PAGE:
The scientific journey in the life of Dr. Via
Lluís Via Boada was born in Vilafranca del Penedès on October 23, 1910. The beginning of his concern and dedication to geological science was early from his condition as a student of the illustrious paleontologist and stratigraphy Josep Ramon Bataller y Calatayud, an academic of the Royal Academy of Sciences and Arts of Barcelona. This led him to explore a number of fossil deposits. The result of these explorations was the collection of almost all the fossils that are still found today in the Geology section of the Regional Museum of Vilafranca and also at the beginning of his studies on fossil decapods that he would not abandon throughout his entire scientific career. Guided by Van Straelen, director of the Musée Royal de Historia Natural de Belgique, he published his first work on «Els crancs fòssils del Terciari de Catalunya» in 1932.
The circumstances of his ministerial life took him away from science on many occasions. However, forced exile in France during the Spanish Civil War allowed him to attend Geology classes at the University of Angers and was the occasion for him to resume his contact with the study of fossil decapods. The result materialized with the publication in 1941 of an extensive work entitled «Los cangrejos fósiles de Cataluña» in the Bulletin of the Geological and Mining Institute of Spain.
But it was not really until 1946 that he definitively resumed his dedication to science, starting his degree in Natural Sciences which ended in 1951. Professor of Sciences at the Barcelona Council Seminary (1951) and Acting Assistant (1952), then numerary (1960), from the University of Barcelona, began his teaching career that lasted practically his entire life at the Barcelona Seminary and at the Barcelona Faculty of Theology. As of 1979, he left teaching at the University of Barcelona to dedicate himself fully to the Geological Museum of the Conciliar Seminary of Barcelona, where he was director since 1963.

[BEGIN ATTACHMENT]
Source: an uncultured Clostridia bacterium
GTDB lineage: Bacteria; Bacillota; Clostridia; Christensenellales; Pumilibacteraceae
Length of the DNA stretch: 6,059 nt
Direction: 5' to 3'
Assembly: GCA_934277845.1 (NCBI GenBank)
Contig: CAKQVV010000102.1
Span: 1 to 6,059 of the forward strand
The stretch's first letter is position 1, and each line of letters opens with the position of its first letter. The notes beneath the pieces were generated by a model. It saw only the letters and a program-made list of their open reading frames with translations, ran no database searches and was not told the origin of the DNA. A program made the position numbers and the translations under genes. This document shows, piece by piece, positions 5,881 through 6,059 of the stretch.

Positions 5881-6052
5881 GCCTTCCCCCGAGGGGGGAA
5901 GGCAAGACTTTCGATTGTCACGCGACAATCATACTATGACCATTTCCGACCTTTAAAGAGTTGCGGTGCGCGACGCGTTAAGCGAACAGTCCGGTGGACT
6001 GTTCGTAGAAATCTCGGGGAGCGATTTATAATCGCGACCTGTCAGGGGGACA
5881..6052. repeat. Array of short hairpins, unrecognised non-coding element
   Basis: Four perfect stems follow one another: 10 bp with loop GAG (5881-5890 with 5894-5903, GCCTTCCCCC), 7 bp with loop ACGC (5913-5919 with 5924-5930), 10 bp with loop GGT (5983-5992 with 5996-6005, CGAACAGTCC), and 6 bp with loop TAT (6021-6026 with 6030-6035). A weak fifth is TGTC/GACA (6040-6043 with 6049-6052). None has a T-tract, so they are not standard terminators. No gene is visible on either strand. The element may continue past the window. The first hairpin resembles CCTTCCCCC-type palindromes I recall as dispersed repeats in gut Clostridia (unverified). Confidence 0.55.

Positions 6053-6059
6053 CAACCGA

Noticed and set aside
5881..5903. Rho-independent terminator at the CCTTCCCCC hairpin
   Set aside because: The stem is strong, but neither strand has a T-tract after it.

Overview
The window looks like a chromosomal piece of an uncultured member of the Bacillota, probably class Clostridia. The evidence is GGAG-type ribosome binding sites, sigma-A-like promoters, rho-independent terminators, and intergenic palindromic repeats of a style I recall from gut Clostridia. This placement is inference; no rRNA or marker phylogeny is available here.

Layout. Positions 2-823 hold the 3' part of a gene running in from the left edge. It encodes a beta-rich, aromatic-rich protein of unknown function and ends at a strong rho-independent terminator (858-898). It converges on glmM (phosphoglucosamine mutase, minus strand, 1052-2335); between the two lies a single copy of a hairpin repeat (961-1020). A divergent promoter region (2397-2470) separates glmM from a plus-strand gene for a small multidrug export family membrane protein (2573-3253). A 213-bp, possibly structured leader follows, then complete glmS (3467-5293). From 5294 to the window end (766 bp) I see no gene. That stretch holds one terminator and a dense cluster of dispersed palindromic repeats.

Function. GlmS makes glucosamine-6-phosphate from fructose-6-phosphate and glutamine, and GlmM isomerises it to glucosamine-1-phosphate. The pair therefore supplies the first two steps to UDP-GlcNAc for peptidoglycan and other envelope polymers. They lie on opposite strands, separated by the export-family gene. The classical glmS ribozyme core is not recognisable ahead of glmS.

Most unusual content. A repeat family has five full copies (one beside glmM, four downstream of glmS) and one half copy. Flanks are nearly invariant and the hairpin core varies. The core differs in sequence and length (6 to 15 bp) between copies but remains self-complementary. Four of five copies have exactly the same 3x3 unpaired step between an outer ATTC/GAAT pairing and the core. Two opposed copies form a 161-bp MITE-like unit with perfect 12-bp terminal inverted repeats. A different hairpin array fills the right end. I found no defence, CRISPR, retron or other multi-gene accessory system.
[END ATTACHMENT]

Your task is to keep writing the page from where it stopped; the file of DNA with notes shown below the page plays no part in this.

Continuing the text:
Parallel to his teaching career, he began his research career, which he did within the Spanish Council for Scientific Research (CSIC) from the position of Assistant (1955) of the Paleontology section at the Lucas Mallada Institute to that of Research Professor (1971) of the Patronato Alfonso el Sabio (after the Jaume Almera Institute), a condition that he maintained until his retirement. Within this institution he founded and directed the Section of Biostratigraphy based in the Geological Museum of the Seminary of Barcelona.
The fundamental lines of the research work of Dr. Via
If we want to characterize Dr. Via’s research curriculum in a global way, we must speak above all about the continuity of his fundamental work theme, the rigor of his method and the seriousness of his results. His career as a carcinologist began as we have already said in the 30s and has reached the 90s. His voluminous doctoral thesis (1959), the result of long years of research that, due to various and adverse circumstances, was not published until after 10 years of being defended and many other works on fossil decapods, attracted international attention to her personality that often manifested itself in very concrete things. Thus he collaborated on volume R2 (Crustaceans) of the magnum opus of invertebrate paleontology, the “Treatise on Invertebrate Paleontology”, at the express invitation of R. M. Moore editor of the monumental work. In 1972 he was required to serve on the tribunal that was to judge R. J. F. Jenkins’ thesis “Australian fossil decapod Crustacea” at the distant Australian University of Adelaide. In 1979 he was elected vice president of the GEREM (Groupe Européen de Recherche sur l’Evolution des Malacostracés) in the first Bureau formed as a result of its foundation.